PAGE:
“`this groundbreaking book provides an essential historical backdrop to Betty Friedan’s classic The Feminine Mystique Library Journal”
“`Her scholarly but very readable history gives women, like other oppressed minorities, the past they can be proud of.’ San Jose Mercury News”
“‘a lively account … Matthews’ portrayal of the currents surrounding the 19th-century household are fresh and convincing.’ The Philadelphia Inquirer”
“‘her experience and good common sense enliven, and enrich, this valuable study. One looks forward to her next book.’ Washington Post”
GoodReads.com: “I am not a feminist in the modern definition of the word, and therefore gave this book three stars for the obvious feminist undertones. While I didn’t come to the same conclusions as Ms. Matthews, I still appreciated her research and thouroughly enjoyed reading this book. As a stay-at-home mother of two, I appreciated the ties with historic mothers. Also, I’d never fully known the context of the publication of the Feminine Mystique, and reading this book gave me a better appreciation for how emotionally difficult it might have been to be a homemaker in the ’50s.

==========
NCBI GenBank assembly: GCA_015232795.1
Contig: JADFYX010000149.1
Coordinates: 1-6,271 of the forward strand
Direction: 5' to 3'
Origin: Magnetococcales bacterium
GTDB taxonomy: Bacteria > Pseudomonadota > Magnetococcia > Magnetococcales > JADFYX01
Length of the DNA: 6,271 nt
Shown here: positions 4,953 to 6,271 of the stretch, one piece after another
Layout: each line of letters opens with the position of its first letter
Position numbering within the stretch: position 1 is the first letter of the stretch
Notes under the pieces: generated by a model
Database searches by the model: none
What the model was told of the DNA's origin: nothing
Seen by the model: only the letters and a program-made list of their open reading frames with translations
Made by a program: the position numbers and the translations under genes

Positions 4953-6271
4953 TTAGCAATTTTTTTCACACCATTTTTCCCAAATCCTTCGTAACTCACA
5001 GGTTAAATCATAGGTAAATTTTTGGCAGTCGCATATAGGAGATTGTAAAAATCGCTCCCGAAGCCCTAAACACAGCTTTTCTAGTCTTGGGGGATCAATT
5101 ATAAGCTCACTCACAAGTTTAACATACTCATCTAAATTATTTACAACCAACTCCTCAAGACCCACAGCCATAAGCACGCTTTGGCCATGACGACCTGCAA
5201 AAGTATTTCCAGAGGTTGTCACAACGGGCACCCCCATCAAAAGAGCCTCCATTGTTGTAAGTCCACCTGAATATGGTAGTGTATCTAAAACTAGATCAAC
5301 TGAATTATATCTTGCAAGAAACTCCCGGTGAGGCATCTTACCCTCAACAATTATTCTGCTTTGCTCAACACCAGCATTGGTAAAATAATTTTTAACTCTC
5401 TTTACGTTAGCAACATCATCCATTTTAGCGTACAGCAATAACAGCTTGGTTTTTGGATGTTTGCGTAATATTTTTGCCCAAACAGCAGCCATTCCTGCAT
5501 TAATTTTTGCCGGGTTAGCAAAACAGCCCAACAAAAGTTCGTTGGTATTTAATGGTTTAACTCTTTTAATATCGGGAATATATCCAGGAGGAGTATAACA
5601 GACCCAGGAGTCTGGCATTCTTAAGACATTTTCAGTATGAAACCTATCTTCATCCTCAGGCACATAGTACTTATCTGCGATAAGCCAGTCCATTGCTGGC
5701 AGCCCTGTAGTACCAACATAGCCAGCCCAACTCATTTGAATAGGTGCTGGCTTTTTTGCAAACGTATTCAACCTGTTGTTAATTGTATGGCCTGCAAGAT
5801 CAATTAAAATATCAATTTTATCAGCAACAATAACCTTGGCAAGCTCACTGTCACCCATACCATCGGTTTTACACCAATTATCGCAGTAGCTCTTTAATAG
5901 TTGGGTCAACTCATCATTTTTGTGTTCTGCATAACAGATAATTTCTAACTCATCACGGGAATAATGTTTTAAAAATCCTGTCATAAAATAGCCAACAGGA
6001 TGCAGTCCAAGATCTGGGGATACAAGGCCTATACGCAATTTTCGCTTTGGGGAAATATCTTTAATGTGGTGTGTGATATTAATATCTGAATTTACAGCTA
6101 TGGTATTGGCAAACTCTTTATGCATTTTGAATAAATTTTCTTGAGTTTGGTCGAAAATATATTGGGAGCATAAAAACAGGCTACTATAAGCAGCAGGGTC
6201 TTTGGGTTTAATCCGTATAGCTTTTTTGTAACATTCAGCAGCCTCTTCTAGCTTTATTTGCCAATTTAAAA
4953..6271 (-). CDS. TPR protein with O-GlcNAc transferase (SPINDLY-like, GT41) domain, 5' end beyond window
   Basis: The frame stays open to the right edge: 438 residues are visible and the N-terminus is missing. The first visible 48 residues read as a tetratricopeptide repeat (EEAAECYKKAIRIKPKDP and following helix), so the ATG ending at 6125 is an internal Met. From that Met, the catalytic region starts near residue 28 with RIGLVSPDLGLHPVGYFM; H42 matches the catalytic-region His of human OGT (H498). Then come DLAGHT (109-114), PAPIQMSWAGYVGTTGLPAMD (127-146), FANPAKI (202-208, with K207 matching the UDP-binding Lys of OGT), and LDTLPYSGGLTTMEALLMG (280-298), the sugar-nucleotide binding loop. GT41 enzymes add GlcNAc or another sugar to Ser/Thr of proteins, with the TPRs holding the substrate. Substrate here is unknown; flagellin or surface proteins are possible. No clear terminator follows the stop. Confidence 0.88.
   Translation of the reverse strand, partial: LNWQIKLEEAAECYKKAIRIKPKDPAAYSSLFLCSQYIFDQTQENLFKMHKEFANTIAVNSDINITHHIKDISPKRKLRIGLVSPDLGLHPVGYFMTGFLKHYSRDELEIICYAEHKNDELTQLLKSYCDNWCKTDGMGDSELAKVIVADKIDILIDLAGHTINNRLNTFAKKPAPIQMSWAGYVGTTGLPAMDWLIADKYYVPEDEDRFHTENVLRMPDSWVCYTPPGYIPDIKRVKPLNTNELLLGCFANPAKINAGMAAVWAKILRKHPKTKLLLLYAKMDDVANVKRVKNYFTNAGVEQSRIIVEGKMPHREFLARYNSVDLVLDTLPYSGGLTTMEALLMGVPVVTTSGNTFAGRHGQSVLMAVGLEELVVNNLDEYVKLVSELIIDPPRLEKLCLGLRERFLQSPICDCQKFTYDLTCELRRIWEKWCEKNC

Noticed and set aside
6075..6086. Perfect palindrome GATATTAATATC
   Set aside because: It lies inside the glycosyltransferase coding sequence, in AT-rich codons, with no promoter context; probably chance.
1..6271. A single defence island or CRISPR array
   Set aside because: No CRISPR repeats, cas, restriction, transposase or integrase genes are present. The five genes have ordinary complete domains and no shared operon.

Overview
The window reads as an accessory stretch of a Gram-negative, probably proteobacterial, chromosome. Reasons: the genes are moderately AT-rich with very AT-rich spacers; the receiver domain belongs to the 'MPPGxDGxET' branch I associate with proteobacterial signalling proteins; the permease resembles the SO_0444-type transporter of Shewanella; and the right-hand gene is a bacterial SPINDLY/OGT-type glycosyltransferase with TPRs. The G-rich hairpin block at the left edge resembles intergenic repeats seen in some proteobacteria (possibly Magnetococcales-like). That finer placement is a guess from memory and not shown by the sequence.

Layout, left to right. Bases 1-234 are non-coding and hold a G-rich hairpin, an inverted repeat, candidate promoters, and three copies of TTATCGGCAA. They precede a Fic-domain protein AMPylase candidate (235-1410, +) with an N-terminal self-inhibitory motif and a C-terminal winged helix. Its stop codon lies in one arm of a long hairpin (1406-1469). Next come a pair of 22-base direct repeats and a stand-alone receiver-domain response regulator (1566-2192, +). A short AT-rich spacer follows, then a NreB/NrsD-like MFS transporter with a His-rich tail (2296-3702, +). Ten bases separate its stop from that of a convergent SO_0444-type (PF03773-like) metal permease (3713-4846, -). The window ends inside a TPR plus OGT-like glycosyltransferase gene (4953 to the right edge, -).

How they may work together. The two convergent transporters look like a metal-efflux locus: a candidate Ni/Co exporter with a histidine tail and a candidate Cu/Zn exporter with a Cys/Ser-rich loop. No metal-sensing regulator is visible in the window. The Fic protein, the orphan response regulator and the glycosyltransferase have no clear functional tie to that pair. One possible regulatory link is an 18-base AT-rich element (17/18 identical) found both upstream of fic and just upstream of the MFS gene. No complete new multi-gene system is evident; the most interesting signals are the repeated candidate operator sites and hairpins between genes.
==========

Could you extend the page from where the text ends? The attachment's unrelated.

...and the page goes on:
It is interesting to read this book 25 years after publication, and give hopeful answers to some open questions she posited. After expressing chagrin at the bland, boring turn cookery had taken in the ’50s and onward, she saw (in the late ’80s) a turn toward cooking from scratch. Page 225, “Perhaps it is not too much to hope that a craft tradition in cookery is being reborn.” Well, I think we can give a hearty “Yes!” to that hope. With the ridiculous number of “foodie” blogs and the growth of Organic, Whole Food, and Trader Joe’s-lovers, the craft tradition of cookery is certainly being reclaimed. (I for one gained a love of from-scratch cooking from reading Wendell Berry. But I suppose that’s best left to another review.)”